The Special Rapporteur condemns the British government’s ideological destruction of the welfare state

The final report on the UK by the Special Rapporteur on Extreme Poverty and Human Rights is damning: “much of the glue that has held British society together since the Second World War has been deliberately removed and replaced with a harsh and uncaring ethos.”

The report is in Microsoft Word format, which may make it inaccessible to some, so here is a PDF version. Here is a taste of what he says:

The Government has made no secret of its determination to change the value system to focus more on individual responsibility, to place major limits on government support and to pursue a single-minded focus on getting people into employment. Many aspects of this programme are legitimate matters for political contestation, but it is the mentality informing many of the reforms that has brought the most misery and wrought the most harm to the fabric of British society. British compassion has been replaced by a punitive, mean-spirited and often callous approach apparently designed to impose a rigid order on the lives of those least capable of coping, and elevate the goal of enforcing blind compliance over a genuine concern to improve the well-being of those at the lowest economic levels of British society. It might seem to some observers that the Department of Work and Pensions has been tasked with designing a digital and sanitized version of the nineteenth century workhouse, made infamous by Charles Dickens, rather than seeking to respond creatively and compassionately to the real needs of those facing widespread economic insecurity in an age of deep and rapid transformation brought about by automation, zero-hour contracts and rapidly growing inequality.

I suspect that those of us who live here have become hardened to it, so that it doesn’t seem quite so bad as it does to an external observer.  Certainly many of the underlying problems have gone on for decades – I remember findings in the 1980s, from the Policy Studies Institute, that half the families on benefit were running out of money most weeks.  The retrenchment of social security in the 1980s and 90s, and the ‘welfare reforms’ after 2000, have all added to the problems.  The sad truth is that we left behind the principles of the welfare state long ago.

One comment

  1. Ian Davidson

    Agreed. I started working for Strathclyde Regional Council in 1980; multiple deprivation was a big issue then; start of the cuts* to local government spending; the growth of welfare rights services across UK. Whilst I did not become a benefits adviser until 1991, I was aware of the Supplementary Benefits Scheme in 1981 and its relative “generosity” with elements such as “additional requirements”. Whilst Thatcherism marked the formal start of the era of individualism and consumerism, the erosion of trade union rights etc, Blair’s New Labour project from 1997 embraced much of the philosophy and continued with reductions to welfare spending esp. in relation to illness and disability whilst encouraging “enterprise” and private/public borrowing etc. There were some positives (the introduction of Disability Living Allowance by the Tories in 1993 which actually resulted in more claims) and Gordon Brown’s Tax Credits made a real inroad in to child and family cash poverty (albeit was too “generous” at the start for higher earners and too complex administration resulting in overpayments for many claimants). The financial crisis of 2008-10 of course ended the Blair/Brown show and ushered in severe welfare cuts courtesy of the Tory/Lib Dem coalition in 2010. The decade since has been one of more severe cuts to welfare spending and local authority spending ushering in the era of Food Banks, Universal Credit, claimant suicides and all the other misery which the UN has highlighted. In Scotland, 20 years of devolution have protected us from the worst effects of cuts to local government spending; we have preserved Council Tax Reduction and a national Welfare Fund which many English local authorities have cut to the bone. We now have limited devolution of some social security powers which may or may not make a significant difference to poverty depending upon the willingness of the Scottish Government & Holyrood to commit extra resources to this. However, for the majority of Scots, it will still be decisions made at Westminster and DWP which affects most of the key income related welfare benefits and the overall share of public spending available to Scot Gov and subsequently our public services. Whilst I** have no personal reason to grumble about life’s unfairness, on behalf of those who struggle with limited resources from day to day, it is hard to see any basis for real optimism in the foreseeable future. Given that the full effect of some of the welfare cuts is yet to work through, the uncertainties of Brexit & the general negative trends in international economics & politics, it is possible and maybe even probable, that for some, “things will get worse before (if) they get better”. How Scotland will react to this growth in unfairness remains to be seen.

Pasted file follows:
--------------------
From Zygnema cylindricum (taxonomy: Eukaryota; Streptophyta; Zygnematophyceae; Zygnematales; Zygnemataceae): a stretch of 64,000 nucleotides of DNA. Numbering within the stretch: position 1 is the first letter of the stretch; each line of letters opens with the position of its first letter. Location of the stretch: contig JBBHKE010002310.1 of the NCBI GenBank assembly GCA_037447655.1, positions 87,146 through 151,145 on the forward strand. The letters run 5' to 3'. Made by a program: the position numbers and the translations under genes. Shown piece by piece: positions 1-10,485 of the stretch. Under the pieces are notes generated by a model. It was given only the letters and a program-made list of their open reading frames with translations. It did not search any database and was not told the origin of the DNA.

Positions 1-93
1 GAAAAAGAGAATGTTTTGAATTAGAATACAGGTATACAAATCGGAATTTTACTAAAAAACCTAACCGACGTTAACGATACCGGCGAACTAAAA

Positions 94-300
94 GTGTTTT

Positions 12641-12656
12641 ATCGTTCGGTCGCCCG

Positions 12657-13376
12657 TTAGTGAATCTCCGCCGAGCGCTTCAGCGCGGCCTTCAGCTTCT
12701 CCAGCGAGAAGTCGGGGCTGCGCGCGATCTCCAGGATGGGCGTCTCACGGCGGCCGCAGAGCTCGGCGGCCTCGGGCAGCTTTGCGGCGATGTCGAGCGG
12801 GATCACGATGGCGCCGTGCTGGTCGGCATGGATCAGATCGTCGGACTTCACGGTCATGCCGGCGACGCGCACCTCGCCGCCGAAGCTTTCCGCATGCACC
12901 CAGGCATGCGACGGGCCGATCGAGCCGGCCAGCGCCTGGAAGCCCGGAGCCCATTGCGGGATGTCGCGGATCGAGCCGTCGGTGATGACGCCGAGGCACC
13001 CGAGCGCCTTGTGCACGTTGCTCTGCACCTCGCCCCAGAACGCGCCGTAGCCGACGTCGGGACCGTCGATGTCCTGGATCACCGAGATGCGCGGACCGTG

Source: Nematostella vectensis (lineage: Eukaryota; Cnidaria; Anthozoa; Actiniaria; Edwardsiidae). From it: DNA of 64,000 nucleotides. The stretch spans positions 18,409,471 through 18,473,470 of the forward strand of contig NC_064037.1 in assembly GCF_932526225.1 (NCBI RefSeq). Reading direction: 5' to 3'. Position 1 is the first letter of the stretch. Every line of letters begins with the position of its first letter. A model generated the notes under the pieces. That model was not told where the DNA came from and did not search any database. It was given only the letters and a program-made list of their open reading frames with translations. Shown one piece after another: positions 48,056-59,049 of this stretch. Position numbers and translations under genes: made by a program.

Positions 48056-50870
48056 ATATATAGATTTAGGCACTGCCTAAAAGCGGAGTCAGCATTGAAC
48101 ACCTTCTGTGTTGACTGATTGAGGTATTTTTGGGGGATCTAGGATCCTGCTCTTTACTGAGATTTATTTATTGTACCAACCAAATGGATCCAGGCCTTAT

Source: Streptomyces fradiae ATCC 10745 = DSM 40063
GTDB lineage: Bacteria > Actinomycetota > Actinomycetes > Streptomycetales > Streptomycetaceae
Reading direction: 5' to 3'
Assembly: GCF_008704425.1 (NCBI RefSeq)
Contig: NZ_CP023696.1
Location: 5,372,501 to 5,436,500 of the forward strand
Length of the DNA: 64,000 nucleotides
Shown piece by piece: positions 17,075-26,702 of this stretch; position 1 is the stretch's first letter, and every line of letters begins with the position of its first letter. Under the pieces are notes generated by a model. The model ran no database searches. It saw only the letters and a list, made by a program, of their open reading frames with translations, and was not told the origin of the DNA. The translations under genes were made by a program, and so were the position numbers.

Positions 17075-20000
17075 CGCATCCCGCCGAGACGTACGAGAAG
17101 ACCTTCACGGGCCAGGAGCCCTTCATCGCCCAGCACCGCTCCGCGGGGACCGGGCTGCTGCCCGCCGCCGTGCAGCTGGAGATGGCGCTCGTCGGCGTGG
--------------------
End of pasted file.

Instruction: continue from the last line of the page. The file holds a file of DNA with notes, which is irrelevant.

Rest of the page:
(*cuts to spending is of course a crude term. In the 1980s, the cuts to public spending were actually cuts to planned growth rather than cash cuts or even real term cuts. However in the past decade, the “cuts” to specific aspects of welfare spending have been actual, resulting in actual drop in living standards and real suffering for some.)
    (**and perhaps 70-80% of my contemporaries?)

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